If your garden is large enough to have separate areas for seasonal displays, include Elsholtzia in a Fall planting. It's flexible enough in its soil requirements that it could be grown along with asters and chrysanthemums, all of whom typically need rich soil. 


If you use Elsholtzia as a Spring-into-Fall hedge, first off, congratulate yourself for making such an unusual choice. Second, remember that the growth of hedges should be as thick and unimpeded as possible. Be sure, then, to grow Elsholtzia in average to good soil, not lean. Plus, minimize root competition by restricting nearby plants to Winter-flowering bulbs that also prefer well-draining soil. Galanthus is probably the best such bulb, especially if it can be planted on the shady side of the Elsholtzia: It prefers soil that is not warmed by direct sun in Summer. In contrast, Eranthis prefers more moisture year-round, even through the Summer when the bulbs are at their most dormant. Soils that receive full sun are likely to become drier than this bulb requires.

Where to use it in your garden

Although Elsholtzia would never be viewed as a specimen plant, it's a terrific filler, bringing well-behaved growth Spring through Fall, and invigoratingly vertical flower spikes in Fall.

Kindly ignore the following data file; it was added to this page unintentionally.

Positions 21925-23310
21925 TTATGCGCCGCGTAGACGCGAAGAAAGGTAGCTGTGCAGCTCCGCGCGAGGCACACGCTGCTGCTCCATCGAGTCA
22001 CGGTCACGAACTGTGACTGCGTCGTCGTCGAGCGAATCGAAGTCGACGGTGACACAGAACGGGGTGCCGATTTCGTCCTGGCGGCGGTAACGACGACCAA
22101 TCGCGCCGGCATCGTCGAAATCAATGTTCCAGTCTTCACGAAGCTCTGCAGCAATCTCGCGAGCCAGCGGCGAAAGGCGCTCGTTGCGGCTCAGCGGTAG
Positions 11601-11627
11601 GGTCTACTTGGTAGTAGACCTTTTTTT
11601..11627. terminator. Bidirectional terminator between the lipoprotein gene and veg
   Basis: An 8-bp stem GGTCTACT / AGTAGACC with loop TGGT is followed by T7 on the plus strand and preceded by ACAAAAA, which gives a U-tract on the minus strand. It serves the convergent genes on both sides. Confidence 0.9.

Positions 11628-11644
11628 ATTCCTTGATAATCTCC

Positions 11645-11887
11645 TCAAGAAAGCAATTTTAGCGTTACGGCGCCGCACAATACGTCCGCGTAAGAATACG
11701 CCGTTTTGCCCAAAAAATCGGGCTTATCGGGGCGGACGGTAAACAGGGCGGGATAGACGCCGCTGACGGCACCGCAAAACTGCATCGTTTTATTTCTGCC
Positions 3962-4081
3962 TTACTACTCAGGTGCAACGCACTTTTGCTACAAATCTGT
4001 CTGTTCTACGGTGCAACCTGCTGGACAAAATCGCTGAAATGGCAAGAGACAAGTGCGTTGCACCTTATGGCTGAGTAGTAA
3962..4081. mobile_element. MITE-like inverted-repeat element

Growth is dense and self-supporting, enabling Elsholtzia to be used as an informal Fall-flowering hedge. See "Where to use it in your garden," above, and below, "How to handle it: Another option—or two!"


Full sun in almost any soil with reasonable drainage. Although a member of the mint family, Elsholtzia does not share mint's fondness for plentiful soil moisture in Summer, or poor drainage in Winter. It tolerates lean soils, too, although overall height will probably be less.

How to handle it

Plant in Spring, watering enough to ensure establishment. In late Winter or early Spring thereafter, cut all stems back to an inch or less; new stems emerge from the stubs of the old stems, as well as directly from the base of the clump. Unless the soil is exceptionally moist in Summer, neither staking nor pinching is needed: Growth is naturally bushy and upright.